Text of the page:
On the cloud side, Mr Nadella had cheerier news. Companies and consumers are buying more software and services by online subscription; businesses are doing more computing in Microsoft’s data centres (or in their own with Microsoft’s help). Companies’ spending on cloud services in the quarter was 147% more than a year before and is running at an annual rate of $4.4 billion. Some other things have also gone Mr Nadella’s way. Demand for personal computers (PCs) has bottomed out, as companies at last replace old machines.
Looking ahead, Mr Nadella is placing a good deal of faith in what he calls “dual users”: people who use technology both at work and in their private lives. He believes that Microsoft can give them the software they need for both, and has reorganised some engineers at the company, previously split between consumer and business-to-business units, into single teams.
It matters less to Microsoft than it did whether that software runs on Windows, the operating system on which it grew rich and fat. To be sure, the firm is still pushing Windows hard, and not only in PCs and its own phones. It has scrapped royalties for devices with screens of less than nine inches, to lure other manufacturers. Its executives purr about the Surface Pro 3, the latest version of its hitherto unsuccessful Windows tablet. But Mr Nadella’s first public act as boss, in March, was to release its Office software suite for Apple’s iPad. Microsoft can no longer afford to be fussy.
Although Mr Nadella promises a leaner Microsoft (layers of management will go, as well as those ex-Nokians), he is not promising a narrower one. He is sticking with Xbox, its home-entertainment system, although he says it is not “core”. In fact, having added phones, Microsoft is doing more rather than less. Some think that unwise. But the shareholders are happy—including, presumably, Mr Ballmer, who owns more shares than anyone else.
(Source: The Economist)

Siemens: Fixing the German dynamo


LONG-LIVED companies can change radically over time. Nokia, for example, began in 1865 as a pulp mill; recently it sold its mobile-phone business to Microsoft (see article) and now it mainly makes networking equipment. By contrast, Siemens has been quite consistent. The Economist first wrote about the company in 1868, when it joined a consortium to build a telegraph cable from Britain to Russia and India. In an 1882 article about another tech boom—the spread of electric lighting after the perfecting of the dynamo—we noted that Siemens was hedging its bets by making both alternating- and direct-current ones. To this day, when asked to sum up his firm’s business in a word, Joe Kaeser, its chief executive, says, “electrification”.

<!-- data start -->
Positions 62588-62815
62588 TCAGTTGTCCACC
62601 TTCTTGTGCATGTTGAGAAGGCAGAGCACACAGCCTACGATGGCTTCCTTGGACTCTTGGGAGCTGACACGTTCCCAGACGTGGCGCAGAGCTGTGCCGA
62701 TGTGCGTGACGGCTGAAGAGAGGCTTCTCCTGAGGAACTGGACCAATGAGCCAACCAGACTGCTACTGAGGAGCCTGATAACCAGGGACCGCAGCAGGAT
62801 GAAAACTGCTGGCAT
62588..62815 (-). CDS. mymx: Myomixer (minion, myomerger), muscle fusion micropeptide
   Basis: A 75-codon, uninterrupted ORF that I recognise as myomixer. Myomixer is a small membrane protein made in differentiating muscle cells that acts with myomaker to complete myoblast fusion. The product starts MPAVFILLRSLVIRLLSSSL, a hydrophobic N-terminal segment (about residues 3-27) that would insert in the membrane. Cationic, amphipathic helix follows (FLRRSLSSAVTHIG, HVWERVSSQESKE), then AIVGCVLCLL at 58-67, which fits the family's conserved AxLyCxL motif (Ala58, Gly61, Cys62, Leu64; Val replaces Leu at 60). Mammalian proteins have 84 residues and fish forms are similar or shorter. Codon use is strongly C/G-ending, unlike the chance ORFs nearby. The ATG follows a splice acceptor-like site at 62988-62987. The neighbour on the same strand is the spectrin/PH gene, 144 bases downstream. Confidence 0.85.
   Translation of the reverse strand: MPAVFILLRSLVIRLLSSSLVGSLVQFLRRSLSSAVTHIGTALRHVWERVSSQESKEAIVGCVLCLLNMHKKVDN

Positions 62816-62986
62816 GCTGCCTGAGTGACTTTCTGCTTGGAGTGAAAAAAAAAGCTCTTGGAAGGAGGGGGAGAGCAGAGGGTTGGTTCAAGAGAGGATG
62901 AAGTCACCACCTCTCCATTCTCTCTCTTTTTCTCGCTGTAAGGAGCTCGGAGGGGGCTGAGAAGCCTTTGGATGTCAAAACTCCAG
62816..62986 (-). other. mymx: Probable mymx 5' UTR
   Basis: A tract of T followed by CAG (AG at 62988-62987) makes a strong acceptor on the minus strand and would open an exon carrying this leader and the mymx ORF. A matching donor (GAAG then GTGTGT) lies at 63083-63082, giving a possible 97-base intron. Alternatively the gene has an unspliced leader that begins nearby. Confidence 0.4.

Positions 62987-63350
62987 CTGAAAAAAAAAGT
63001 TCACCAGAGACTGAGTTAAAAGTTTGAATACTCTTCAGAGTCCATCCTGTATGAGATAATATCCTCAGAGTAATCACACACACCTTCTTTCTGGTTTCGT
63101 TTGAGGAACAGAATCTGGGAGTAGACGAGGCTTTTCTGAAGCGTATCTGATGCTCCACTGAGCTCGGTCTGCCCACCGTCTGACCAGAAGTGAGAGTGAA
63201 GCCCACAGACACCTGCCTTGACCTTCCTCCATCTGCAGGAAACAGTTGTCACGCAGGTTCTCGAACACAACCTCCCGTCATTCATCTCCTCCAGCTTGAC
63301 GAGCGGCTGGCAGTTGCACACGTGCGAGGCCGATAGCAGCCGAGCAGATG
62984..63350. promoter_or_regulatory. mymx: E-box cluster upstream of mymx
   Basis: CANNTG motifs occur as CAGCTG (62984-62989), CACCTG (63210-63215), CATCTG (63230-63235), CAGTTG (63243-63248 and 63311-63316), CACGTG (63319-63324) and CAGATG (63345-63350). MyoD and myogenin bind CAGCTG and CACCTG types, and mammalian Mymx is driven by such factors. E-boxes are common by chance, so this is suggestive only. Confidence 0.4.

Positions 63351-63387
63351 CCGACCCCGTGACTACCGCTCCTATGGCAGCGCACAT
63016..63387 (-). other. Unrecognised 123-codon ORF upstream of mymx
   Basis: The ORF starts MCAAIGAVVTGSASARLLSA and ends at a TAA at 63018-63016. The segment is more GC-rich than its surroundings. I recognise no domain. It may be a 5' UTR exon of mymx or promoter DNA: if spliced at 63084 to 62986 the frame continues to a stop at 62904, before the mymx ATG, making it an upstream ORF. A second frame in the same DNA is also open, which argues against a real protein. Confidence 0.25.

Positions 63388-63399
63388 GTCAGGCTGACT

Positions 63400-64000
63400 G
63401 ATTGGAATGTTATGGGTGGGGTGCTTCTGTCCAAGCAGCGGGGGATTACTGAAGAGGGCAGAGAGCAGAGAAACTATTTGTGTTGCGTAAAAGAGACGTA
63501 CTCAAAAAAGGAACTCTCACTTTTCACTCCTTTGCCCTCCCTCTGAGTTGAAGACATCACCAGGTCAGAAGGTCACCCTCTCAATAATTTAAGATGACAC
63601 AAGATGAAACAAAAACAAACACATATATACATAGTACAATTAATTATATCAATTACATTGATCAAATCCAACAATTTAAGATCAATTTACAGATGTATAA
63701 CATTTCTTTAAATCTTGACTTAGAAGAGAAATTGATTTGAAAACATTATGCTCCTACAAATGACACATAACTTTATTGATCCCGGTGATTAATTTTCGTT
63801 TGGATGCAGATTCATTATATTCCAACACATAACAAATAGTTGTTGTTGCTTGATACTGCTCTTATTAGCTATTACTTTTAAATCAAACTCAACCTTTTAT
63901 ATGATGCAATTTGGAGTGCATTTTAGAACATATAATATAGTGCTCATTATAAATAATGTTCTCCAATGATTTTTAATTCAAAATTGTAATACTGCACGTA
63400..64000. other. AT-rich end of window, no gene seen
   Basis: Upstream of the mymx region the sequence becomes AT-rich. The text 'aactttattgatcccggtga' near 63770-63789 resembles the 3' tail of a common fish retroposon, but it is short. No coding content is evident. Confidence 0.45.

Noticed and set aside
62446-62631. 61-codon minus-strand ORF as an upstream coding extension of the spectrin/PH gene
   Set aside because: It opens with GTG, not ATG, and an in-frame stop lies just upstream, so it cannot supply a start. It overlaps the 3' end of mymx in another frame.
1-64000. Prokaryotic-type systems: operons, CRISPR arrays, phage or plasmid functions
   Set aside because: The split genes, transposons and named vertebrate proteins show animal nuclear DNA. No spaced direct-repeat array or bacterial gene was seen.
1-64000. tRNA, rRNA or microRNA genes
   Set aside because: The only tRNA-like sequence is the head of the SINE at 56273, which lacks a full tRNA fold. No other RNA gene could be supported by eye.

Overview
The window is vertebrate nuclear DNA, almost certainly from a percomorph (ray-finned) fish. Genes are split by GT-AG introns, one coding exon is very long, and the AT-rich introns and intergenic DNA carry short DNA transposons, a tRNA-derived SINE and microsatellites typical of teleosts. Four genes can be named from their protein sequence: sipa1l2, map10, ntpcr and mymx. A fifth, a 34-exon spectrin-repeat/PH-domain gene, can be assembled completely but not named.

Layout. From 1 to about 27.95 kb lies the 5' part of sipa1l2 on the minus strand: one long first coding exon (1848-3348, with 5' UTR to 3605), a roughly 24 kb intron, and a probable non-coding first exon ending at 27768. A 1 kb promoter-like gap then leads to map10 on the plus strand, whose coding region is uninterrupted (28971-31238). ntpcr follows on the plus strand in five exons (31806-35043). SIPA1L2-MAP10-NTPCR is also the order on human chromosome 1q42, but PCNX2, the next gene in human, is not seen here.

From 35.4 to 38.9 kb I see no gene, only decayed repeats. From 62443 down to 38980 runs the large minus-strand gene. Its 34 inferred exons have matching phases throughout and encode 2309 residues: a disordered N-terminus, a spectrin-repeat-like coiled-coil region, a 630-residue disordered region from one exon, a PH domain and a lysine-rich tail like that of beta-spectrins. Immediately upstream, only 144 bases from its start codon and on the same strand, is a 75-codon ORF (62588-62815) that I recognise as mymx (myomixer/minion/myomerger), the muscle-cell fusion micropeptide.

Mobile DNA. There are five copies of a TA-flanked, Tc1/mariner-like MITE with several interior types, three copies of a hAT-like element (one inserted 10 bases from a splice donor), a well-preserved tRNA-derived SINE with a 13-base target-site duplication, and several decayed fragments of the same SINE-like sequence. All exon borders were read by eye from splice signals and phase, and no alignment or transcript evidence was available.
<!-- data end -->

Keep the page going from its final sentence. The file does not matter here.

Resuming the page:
Mr Kaeser is nonetheless hoping to remake Siemens, at least partly. After electrification, he likes to add two more words: automation and digitisation. The engineering giant is to focus on doing these three things profitably. Businesses that do not fit these criteria will be fixed or sold.
Mr Kaeser’s predecessor, Peter Löscher, was brought in from outside in 2007 to clean up after a bribery scandal. He strove to hit a target of increasing annual revenues by around half, to €100 billion ($135 billion). Siemens began taking orders it could not complete on time and on budget, and missing profit targets. Last July the supervisory board showed Mr Löscher the door and put Mr Kaeser—who had been involved in many of the big decisions as chief financial officer—in his job.The reconfiguration of Siemens is a big project. The company employs 360,000 people in dozens of countries, and its position at the heart of Germany’s industrial economy makes change at home sensitive. It manufactures everything from hearing aids to gas turbines, from trains to software. Analysts wonder if it is in too many businesses. It is not doing so badly—analysts reckon that its operating margin is about 11%. But it suffers from comparison with its American archrival, GE, whose industrial side had an operating margin in the most recent quarter of 15.5%.
Mr Kaeser is liked by analysts, and unlike Mr Löscher he is a longtime Siemensianer, having joined in 1980. He faces three tasks: to slim the company’s bureaucracy, fine-tune its portfolio and execute projects better. He has made a big start on the first and some progress on the second. The third will take the most time.
At times Siemens conforms to a German stereotype of valuing process at the expense of results. So, in May, Mr Kaeser began a reorganisation. Under his predecessor there were six layers of bureaucracy between the managing board and the project leader on a billion-dollar contract. Mr Kaeser is simplifying things by merging the group’s 16 divisions into nine, and removing an intermediate layer in which the divisions were grouped into four sectors. This will affect 11,600 jobs, though Mr Kaeser was annoyed when he announced this only for it to be reported that they would all be cut. He hopes to redeploy many of the workers concerned, though some will have to go—the reorganisation is part of a billion-dollar savings plan—and Mr Kaeser has yet to satisfy either nervous staff or impatient analysts by being more precise.
Siemens’s health-care business, which makes body scanners and other hospital equipment, will gain a special, mostly independent status. It is the most profitable of the four former sectors, but has the fewest synergies with the electrification-automation-digitisation chain. Mr Kaeser has raised the possibility of listing it separately. Andreas Willi of JPMorgan, a bank, thinks this a canny move, relieving Siemens of part of the “conglomerate discount” that markets impose on sprawling companies, but letting the company wait for the most profitable time to list it.